Some, such as ARK, are resisting this functionality. Companies such as Sony are being blamed for stonewalling further efforts to break down these walls of segregation.
After all this time, I’m sure some of you forgot that my original E3 2017 interview
with Final Fantasy XIV’s
Naoki Yoshida was supposed to have a part two. That’s OK, since, well, the team’s been a bit busy since then
. With the expansion out and some fires smothered
much loved game director finally was able to get back to some of my questions.
Naturally, the first question I had to ask was how Yoshida is feeling about Stormblood following early access, launch, and the release of the first content patch updates. For now, he said (through translators) that he’s relieved but that the expansion had “an unexpectedly high number of new and returning players [who] came back to the game, which caused some issues and frustration.” One of them was the DDOS attack, for which he again offered apologies.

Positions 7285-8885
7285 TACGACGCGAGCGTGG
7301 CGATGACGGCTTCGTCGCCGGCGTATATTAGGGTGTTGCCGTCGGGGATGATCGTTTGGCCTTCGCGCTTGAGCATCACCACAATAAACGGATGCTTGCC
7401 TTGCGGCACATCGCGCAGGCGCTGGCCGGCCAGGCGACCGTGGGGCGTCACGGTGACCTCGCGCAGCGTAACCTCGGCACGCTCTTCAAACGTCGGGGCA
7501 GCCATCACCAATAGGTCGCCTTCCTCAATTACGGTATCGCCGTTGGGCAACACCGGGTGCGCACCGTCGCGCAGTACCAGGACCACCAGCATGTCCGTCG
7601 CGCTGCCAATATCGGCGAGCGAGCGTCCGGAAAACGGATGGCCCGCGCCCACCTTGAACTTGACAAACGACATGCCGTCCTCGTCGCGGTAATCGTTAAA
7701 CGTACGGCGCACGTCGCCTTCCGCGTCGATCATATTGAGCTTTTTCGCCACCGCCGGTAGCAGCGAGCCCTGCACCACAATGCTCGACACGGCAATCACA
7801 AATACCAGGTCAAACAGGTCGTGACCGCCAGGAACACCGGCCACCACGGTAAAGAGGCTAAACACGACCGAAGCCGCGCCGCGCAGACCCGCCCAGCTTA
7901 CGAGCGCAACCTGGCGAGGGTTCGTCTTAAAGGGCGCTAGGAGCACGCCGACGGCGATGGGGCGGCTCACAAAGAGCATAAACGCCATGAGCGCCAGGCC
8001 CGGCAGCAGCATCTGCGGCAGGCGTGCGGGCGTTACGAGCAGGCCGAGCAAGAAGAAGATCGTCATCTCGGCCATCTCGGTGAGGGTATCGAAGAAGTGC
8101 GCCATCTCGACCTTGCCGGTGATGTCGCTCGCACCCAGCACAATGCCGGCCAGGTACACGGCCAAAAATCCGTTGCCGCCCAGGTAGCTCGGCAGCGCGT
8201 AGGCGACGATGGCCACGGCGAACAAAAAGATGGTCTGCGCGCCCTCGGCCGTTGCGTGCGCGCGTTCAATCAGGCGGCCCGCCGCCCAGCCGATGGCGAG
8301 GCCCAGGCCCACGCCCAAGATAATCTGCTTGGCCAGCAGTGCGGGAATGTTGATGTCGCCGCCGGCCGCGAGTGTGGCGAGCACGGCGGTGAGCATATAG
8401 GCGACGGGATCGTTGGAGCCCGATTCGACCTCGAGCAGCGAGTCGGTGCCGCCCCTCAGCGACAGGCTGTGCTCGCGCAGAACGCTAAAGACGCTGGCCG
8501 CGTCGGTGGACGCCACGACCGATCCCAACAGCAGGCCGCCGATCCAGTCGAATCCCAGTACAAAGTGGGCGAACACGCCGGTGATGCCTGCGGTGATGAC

I find it kind of wild to think that when I wrote my last Final Fantasy XIV
anniversary column, we hadn’t yet actually heard of Stormblood
yet. Obviously we did hear about it a couple of months later and it’s dominated the discussion cycle since then, but we were still just speculating about the game’s second expansion when we hit the three-year mark. Now it’s here and we’re all looking to its first major patch. So by most metrics anyone would care to use, things are going well.
What was once shocking or surprising has now become mundane, and what was unexpected is now the most expected thing in the world. Another expansion is going to come out in a little under two years, we’re going to get more reliably paced patches, the game is going to continue on as it has to this point. Is there nothing interesting to say about all of that?